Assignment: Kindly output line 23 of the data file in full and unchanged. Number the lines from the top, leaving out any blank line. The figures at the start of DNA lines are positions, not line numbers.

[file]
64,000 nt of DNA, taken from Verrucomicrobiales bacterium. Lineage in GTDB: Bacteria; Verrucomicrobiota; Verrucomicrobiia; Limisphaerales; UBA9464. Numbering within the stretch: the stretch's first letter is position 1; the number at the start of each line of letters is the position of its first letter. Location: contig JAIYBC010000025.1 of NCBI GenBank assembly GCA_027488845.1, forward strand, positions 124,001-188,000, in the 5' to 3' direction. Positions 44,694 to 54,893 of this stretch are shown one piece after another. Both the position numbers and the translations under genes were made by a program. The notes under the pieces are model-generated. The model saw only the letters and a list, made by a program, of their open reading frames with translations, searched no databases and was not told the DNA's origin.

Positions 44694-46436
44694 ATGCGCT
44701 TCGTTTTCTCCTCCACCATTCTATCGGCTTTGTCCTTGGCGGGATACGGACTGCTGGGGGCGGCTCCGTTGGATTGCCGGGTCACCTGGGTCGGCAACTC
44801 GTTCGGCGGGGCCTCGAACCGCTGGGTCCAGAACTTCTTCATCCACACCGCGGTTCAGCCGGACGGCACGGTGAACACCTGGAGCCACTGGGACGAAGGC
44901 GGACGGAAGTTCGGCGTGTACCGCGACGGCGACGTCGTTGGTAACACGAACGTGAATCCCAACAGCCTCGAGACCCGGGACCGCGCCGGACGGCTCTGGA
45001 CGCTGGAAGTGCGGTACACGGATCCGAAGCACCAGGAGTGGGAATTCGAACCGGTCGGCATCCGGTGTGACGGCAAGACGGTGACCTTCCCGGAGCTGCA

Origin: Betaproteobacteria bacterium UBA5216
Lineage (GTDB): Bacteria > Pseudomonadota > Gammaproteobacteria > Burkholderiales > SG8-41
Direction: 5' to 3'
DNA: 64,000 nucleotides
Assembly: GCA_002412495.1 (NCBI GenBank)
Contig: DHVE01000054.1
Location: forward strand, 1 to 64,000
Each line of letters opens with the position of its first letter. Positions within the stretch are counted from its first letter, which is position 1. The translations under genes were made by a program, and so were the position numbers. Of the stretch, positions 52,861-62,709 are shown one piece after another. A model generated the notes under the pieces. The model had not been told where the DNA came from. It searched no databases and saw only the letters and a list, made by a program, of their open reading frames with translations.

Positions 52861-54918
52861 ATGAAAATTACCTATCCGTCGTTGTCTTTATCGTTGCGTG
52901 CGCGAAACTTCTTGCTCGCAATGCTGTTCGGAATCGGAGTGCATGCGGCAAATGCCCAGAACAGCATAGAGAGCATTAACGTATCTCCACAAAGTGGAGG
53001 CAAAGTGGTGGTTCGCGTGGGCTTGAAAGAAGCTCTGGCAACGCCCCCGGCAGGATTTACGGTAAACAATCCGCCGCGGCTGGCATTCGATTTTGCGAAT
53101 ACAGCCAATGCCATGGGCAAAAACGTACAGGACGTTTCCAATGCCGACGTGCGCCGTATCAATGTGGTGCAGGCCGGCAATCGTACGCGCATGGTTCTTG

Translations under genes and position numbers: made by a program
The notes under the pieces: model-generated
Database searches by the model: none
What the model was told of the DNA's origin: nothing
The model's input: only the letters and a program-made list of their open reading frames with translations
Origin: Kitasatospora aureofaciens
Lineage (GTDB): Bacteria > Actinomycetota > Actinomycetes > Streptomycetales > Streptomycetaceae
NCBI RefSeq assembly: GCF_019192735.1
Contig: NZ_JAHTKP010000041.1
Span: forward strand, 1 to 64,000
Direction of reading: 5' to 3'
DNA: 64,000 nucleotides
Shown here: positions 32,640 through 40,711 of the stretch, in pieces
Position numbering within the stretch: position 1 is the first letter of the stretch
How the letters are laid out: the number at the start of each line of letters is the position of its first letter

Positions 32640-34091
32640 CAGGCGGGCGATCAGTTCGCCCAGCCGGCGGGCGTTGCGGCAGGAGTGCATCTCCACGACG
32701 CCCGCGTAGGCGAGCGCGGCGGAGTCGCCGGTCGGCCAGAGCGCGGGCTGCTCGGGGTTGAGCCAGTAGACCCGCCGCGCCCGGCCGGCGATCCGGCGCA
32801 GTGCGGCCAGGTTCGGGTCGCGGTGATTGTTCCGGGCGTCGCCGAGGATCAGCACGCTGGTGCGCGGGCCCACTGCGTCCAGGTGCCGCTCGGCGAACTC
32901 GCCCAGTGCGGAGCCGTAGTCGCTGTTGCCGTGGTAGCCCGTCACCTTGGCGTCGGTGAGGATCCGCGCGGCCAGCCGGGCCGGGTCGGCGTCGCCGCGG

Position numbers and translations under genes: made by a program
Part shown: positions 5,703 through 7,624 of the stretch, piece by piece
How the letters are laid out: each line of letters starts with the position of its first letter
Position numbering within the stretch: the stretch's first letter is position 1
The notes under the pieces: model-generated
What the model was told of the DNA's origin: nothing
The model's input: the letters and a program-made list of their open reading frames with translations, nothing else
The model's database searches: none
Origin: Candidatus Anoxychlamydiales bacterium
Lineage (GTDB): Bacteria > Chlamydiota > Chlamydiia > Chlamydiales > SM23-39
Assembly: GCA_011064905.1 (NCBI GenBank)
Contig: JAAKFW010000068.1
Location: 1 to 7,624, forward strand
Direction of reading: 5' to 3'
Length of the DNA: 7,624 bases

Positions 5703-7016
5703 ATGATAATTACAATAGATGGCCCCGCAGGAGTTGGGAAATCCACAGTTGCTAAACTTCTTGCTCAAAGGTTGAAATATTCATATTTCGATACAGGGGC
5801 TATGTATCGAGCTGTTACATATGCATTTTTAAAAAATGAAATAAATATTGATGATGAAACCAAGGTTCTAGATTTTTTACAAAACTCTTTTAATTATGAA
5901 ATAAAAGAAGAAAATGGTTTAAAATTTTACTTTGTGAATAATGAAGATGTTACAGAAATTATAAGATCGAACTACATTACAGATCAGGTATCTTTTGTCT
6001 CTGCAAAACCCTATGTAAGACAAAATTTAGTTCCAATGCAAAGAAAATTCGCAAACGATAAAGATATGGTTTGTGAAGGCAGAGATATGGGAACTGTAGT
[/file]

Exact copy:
Database searches by the model: none